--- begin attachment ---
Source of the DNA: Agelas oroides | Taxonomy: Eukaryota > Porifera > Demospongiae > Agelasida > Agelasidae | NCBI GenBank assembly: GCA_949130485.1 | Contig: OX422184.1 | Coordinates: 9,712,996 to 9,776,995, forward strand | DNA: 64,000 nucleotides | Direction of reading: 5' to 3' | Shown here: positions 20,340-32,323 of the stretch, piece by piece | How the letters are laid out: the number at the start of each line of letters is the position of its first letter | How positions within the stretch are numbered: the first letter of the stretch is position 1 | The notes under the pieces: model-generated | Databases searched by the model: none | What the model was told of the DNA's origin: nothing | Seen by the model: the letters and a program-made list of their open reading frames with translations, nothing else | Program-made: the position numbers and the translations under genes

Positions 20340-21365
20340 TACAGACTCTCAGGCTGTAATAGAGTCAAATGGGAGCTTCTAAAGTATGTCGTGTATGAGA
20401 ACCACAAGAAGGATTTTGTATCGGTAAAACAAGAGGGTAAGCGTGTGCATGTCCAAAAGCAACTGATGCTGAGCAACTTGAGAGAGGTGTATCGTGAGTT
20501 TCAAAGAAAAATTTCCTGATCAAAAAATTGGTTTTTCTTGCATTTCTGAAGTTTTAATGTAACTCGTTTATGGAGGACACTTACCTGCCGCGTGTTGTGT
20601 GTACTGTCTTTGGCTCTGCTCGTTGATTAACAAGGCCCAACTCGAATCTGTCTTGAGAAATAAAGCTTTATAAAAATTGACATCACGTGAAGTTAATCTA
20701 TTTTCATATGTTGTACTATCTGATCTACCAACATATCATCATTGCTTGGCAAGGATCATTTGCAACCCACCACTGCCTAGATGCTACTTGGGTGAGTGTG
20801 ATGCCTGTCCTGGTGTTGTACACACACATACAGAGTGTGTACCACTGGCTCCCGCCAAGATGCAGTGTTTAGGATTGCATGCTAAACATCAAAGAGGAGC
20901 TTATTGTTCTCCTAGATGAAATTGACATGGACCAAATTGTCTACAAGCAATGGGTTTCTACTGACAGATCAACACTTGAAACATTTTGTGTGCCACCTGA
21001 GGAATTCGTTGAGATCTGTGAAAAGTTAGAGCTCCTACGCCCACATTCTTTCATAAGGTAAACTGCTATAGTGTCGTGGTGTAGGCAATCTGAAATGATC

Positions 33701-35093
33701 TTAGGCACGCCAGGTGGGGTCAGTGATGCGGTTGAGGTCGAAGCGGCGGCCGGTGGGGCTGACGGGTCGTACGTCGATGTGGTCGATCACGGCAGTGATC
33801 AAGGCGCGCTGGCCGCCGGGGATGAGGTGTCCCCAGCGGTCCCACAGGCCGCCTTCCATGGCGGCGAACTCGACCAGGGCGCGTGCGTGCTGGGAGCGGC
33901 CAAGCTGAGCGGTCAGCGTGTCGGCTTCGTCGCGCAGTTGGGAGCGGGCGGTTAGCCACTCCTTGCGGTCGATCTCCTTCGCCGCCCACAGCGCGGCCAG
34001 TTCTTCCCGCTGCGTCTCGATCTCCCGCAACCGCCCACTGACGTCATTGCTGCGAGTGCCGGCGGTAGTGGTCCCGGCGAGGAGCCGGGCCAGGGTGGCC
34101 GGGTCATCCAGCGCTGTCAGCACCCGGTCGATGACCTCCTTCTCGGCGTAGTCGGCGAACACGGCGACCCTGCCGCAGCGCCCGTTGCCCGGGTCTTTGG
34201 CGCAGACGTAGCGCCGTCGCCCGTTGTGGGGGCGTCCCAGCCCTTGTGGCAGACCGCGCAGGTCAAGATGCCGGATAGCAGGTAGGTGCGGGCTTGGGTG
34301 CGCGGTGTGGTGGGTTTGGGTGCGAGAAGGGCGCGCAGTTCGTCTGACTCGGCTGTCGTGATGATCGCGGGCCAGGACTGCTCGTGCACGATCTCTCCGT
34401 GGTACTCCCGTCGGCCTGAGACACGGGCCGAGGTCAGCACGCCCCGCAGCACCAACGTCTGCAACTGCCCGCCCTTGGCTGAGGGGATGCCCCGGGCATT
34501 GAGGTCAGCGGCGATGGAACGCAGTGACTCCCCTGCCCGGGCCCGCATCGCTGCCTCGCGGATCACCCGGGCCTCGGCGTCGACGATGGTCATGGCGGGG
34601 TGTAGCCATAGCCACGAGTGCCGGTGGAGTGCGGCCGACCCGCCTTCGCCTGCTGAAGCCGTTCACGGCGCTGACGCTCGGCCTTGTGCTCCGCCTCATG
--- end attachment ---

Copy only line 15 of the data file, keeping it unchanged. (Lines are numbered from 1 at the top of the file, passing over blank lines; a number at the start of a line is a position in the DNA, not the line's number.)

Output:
34001 TTCTTCCCGCTGCGTCTCGATCTCCCGCAACCGCCCACTGACGTCATTGCTGCGAGTGCCGGCGGTAGTGGTCCCGGCGAGGAGCCGGGCCAGGGTGGCC